Conversations with an Artist: Nico van Dongen
Nico earned his master’s of fine art in photography at the Royal Academy of Art, The Hague. He has been a educator for over 20 years as well as a practicing designer and photographer. His “Tulipa Erotica” series, exhibited at Poet and/the Bench, is a selection from more than 10,000 photographs, shot over three months, examining the sensual side of tulips–one of the most cultivated flowers in the world. Photo Credit: Audrey Daniel
Describe the moment you realized art fed your soul.
I’ve always been attracted to the act of creation–whether I am designing, cooking, making music or teaching a class. I see art in everything that surrounds me. Art doesn’t just feed one’s soul. Art is a relationship that is temperamental and demands a response that is pure. Art is always one step ahead, the process is always critical and challenging.
When I am making art and in the flow of creation, I am reminded every time, that I am merely the humble custodian of my craft. Art rewards me–only when I surrender to the moment–by filling my soul with joy.
What themes do you pursue in your art?
Themes come and go over time. The main theme has always been to work in an environment where I have a sense of control over my subject. Working in a studio environment is as close to how a painter builds an image. You can step back, reflect and work towards the desired outcome. You can take time to see what your subject is telling you. Currently, I focus on botanicals.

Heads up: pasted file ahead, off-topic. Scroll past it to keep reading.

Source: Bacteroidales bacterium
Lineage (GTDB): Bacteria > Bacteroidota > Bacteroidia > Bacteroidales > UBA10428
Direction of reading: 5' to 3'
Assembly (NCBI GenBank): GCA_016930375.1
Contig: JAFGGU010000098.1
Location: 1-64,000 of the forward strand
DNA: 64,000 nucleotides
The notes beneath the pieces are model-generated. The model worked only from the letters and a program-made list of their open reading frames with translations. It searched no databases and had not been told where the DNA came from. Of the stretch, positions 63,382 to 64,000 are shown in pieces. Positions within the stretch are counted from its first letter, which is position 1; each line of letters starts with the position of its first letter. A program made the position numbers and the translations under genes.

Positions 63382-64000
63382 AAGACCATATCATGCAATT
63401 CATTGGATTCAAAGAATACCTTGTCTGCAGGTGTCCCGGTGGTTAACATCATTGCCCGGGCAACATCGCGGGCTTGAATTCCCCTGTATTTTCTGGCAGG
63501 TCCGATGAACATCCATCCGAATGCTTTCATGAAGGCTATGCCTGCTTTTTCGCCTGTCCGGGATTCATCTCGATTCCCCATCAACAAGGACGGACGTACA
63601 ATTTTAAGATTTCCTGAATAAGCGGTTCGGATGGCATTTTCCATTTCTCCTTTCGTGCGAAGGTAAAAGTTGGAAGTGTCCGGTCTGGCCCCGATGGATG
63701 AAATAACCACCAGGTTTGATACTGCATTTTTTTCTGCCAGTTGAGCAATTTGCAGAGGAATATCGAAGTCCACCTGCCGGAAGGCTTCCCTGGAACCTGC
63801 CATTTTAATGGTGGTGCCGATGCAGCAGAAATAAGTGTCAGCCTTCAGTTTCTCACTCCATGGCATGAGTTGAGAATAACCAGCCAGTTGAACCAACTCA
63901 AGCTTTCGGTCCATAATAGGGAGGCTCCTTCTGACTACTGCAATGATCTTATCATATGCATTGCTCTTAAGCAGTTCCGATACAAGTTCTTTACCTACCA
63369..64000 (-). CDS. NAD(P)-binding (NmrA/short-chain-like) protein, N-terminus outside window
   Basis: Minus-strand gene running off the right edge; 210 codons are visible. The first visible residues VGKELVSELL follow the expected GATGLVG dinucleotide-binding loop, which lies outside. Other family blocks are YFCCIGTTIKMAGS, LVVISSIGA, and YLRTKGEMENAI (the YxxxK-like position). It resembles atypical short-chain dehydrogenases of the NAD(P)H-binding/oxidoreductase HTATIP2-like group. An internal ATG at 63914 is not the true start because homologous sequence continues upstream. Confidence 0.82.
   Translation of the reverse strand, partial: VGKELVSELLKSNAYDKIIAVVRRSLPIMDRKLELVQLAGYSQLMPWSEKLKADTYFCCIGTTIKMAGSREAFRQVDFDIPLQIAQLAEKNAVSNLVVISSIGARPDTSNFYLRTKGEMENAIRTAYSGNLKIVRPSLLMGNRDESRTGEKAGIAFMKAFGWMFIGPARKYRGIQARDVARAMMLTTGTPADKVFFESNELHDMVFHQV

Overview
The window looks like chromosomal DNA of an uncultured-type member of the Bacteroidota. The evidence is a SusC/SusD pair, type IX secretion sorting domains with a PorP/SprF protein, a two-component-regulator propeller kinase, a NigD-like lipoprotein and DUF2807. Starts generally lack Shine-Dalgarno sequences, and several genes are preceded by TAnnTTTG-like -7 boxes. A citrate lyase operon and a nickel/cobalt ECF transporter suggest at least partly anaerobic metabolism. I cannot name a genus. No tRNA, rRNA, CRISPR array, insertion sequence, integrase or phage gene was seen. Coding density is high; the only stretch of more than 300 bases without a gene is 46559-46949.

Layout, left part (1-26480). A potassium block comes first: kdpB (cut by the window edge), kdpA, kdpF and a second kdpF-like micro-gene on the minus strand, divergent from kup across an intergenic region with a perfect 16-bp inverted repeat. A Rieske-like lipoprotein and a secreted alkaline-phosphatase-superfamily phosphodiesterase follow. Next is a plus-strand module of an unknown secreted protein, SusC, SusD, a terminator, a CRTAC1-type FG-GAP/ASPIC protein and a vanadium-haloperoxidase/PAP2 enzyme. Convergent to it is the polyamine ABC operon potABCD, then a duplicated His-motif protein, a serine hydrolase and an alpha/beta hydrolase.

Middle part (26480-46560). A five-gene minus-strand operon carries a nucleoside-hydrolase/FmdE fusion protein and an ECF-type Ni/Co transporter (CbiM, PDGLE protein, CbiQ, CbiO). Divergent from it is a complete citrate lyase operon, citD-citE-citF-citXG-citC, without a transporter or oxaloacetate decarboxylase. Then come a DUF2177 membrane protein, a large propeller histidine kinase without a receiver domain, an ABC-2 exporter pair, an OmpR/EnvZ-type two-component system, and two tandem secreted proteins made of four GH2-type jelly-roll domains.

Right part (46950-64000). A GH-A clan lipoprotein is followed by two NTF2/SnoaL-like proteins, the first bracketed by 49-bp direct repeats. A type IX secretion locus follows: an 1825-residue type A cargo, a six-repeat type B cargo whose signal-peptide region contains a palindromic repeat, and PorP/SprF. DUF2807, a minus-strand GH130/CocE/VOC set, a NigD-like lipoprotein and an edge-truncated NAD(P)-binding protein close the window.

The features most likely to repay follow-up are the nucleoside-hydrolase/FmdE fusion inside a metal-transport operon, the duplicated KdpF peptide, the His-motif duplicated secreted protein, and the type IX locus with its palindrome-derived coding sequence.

Tell us about what influenced your direction for Tulipa Erotica.
After reading in Sir Isaac Newton’s biography that he had an epiphany when the apple fell, I began pondering, “Why is an apple an apple?” Simon Sinek’s Golden Circle taught me that asking “Why?” first provides a sense of purpose. I wanted to explore the question, “Why are things that grow and reproduce the way they are?” That led naturally to the question, “Why is a flower a flower?” Suddenly, I felt that I had a whole new world to explore.
How has your work developed over time?
I remain humbled by how much there is to learn about art. To work with living plant matter is infinite. As I explore my subject, I want to try different photographic approaches and techniques. I started researching photographers who have done similar work so that I could learn from their experience, such as Karl Blossfeldt, Edward Weston and Robert Mapplethorpe.
What’s the most indispensable item in your studio?
During the winter months, the low southern sun creates magical light. I work with this unique natural light to illuminate my subjects.
Do you collect anything?
Guitars and gray hairs…
What’s the most inspiring thing you’ve seen, read, watched or listened to recently?
The work of Karl Blossfeldt (1865–1932): “The plant never lapses into mere arid functionalism; it fashions and shapes according to logic and suitability, and with its primeval force compels everything to attain the highest artistic form.”
Blossfeldt was an instructor of sculpture, who for 35 years devoted himself to photographing only flowers, buds and seeds. Through this focus, he educated his students about design elements in nature.
What advice would you give to your younger self about your artistic journey?
Create art every day.
Red Hot Tulip
Nico’s “Tulipa Erotica” photography is available to order unframed, printed on hahnemuhle fine art paper. Get in touch firstname.lastname@example.org or 415–569–4383.
Until next time,
Bonnie & Jeffrey